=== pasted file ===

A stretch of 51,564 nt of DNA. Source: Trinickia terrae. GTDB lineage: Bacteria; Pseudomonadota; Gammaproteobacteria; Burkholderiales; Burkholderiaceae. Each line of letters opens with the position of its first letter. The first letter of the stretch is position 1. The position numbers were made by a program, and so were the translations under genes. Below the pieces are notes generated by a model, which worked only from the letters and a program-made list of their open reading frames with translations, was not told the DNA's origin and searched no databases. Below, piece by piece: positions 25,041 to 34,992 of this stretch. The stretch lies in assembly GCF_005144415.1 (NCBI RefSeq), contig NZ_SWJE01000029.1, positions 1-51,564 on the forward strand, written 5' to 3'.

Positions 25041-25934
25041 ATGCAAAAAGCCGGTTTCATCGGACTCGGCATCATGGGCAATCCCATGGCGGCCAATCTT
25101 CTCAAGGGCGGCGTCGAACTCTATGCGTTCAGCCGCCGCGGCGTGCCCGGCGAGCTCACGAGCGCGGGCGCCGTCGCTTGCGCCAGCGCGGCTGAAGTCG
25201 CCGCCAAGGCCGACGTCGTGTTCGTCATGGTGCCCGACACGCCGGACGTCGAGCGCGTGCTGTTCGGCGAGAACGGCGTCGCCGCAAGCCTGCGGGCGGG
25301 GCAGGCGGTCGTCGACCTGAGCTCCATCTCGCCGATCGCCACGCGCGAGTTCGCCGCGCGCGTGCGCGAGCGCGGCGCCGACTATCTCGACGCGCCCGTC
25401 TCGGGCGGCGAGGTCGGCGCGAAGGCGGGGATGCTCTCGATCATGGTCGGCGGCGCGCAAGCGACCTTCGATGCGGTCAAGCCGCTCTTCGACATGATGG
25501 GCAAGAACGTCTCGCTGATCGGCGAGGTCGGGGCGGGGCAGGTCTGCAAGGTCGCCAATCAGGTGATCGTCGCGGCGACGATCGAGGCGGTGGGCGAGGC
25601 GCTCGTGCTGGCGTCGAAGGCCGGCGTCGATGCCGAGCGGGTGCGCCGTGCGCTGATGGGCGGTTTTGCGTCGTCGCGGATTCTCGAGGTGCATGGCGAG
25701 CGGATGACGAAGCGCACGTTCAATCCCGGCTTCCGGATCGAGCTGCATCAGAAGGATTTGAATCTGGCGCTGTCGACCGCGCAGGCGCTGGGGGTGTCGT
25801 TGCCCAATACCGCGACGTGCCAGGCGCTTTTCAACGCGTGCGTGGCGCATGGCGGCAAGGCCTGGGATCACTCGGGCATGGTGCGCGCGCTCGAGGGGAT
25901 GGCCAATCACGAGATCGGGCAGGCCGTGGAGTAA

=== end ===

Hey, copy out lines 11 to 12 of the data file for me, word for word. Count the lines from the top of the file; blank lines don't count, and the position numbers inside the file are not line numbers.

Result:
25801 TGCCCAATACCGCGACGTGCCAGGCGCTTTTCAACGCGTGCGTGGCGCATGGCGGCAAGGCCTGGGATCACTCGGGCATGGTGCGCGCGCTCGAGGGGAT
25901 GGCCAATCACGAGATCGGGCAGGCCGTGGAGTAA